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18 Sep 2001 16:23
Popcorn, Crashing the Night and Glass Roots started off as the quickest sellers for this weekend’s Hilton Arts Festival but people have been snapping up tickets since for an almost bewildering range of other shows and special events.
Last week booking for shows on the main programme averaged 80% and several shows on the main and the fringe programme were sold out. So much for drama being dead in KwaZulu-Natal.
This is the eighth annual Hilton festival.
Thousands more people have been rolling up year after year to enjoy it, many from Gauteng.
Hilton Theatre manager Geoff Thompson and Durban impresario Sue Clarence, who had the idea, didn’t realise what they were letting themselves in for.
This year there are nine shows on the main programme and 24 on the fringe. There are art exhibitions, a huge craft fair, a book fair and anEextended food tent with dishes and drinks from around the world. There’s a sit-down cabaret venue and, for the first time, a lecture series (called Spring Awakening) along the lines of the Grahamstown festival’s “winter-school”.
One lecture that was quickly booked is about Shaka Zulu. Was he a monster or is white mythology a lie? Someone else is talking about bats; there’s a lecture about Rider Haggard, some poetry and more. Most shows on the main programme are in the Hilton Theatre in the grounds of Hilton College, about an hour up the hill from Durban. Hilton might be rural, but the
theatre is the second-biggest in the whole province. Thanks to money generated by past festivals it now has a new state-of-the-art lighting system.
The “flagship” sponsored production this year is Glass Roots, a highly topical, controversial, often very funny production deliberately close to the racial bone. Popcorn is a highly successful pop piece featuring a bewildered cinema director caught in a real-life version of one of his own sick-fliks, at once funny, wry and weird, and Crashing the Night is a Paul Slabolepszy piece (with the author in the cast), often hilarious but a dark comedy.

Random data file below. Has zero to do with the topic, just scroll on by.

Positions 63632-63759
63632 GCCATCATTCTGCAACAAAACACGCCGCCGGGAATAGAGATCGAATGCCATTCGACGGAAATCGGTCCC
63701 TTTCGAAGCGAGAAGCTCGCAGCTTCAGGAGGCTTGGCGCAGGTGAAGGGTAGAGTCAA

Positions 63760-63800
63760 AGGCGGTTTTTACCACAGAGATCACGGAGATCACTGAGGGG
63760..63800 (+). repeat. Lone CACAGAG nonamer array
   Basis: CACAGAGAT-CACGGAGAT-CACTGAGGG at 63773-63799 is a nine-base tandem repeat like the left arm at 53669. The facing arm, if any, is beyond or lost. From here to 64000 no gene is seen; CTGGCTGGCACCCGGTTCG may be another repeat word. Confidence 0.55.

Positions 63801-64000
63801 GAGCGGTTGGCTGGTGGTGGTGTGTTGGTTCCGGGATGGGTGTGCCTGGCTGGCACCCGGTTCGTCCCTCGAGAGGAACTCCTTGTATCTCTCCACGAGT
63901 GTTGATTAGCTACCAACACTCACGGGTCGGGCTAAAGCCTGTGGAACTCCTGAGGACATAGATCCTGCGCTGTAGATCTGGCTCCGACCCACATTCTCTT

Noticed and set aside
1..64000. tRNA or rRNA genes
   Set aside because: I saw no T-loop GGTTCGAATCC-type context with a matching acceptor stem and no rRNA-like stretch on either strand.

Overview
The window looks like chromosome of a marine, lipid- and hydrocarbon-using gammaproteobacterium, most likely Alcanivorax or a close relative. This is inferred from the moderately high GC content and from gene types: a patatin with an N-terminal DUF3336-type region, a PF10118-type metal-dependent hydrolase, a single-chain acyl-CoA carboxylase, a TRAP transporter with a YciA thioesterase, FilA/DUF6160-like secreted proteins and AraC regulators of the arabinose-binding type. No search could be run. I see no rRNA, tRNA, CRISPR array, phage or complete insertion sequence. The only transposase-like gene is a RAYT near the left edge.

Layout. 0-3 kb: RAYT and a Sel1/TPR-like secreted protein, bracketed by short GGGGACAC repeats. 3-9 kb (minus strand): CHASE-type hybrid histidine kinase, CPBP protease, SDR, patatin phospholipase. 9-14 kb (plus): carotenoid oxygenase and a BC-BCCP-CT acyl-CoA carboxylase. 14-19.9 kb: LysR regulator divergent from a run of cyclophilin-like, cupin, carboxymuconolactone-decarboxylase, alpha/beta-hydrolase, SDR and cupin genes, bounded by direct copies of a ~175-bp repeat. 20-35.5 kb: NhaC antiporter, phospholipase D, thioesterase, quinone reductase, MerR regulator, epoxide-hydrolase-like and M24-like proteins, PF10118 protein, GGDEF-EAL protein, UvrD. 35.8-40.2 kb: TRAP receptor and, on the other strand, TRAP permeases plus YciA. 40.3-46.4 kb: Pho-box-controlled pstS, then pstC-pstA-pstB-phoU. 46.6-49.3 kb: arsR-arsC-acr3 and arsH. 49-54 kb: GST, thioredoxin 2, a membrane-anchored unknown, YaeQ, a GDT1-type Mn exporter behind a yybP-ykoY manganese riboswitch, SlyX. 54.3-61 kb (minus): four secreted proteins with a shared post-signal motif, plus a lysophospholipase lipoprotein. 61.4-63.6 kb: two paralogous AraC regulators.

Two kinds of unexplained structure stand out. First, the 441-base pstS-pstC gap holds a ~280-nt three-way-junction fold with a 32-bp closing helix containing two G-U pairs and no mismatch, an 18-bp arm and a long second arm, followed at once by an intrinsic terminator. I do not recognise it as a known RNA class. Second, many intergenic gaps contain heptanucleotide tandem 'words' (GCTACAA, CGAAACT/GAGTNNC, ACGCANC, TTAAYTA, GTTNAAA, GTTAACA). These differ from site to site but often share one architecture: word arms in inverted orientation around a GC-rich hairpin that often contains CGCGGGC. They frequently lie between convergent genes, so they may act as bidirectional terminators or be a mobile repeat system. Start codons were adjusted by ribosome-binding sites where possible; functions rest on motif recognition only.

Clarence (joint festival director with Thompson) likes classical ballet “with tutus”. So, also on the main programme are excerpts from classical ballets by the Fantastic Flying Fish Company, called Hooked?
There’s Not the Midnight Mass, another musical piece called Who Stole the Orchestra? (scripted by Ian von Memerty, featuring the astonishing bass-to-soprano Rory Rootenberg), War Cry, by award-winner John van de Ruit, Talking Heads, which features Fiona Ramsay and Graham Hopkins, and a tender but also violent love story called Skin Tight.
The rollicking fringe programme is not like the fringe programmes at many other festivals: it’s very exclusive. Anybody can apply, but the festival directors set the standard and choose who gets in. The result is there’s a scramble.
The range is purposely wide: from a Festival Sung Mass (free), a performance by the Kearsney College Olympic Choir and Picnic Piano (by Christopher Duigan, who plays Mozart and other classics, including Scott Joplin) to Breasts: A Play About Men by Greig Coetzee (he’s just won two top awardsEat the Edinburgh Festival), The Loser by Aaron McIlroy (a one-man musical comedy about a motivational speaker who needs help) and a strange piece that seems to involve being captured by aliens who can’t figure out how to work an electric toaster.
There’s also a play about an actor who is great at playing death scenes - but then he has to face the real thing himself. It’s called Sic.
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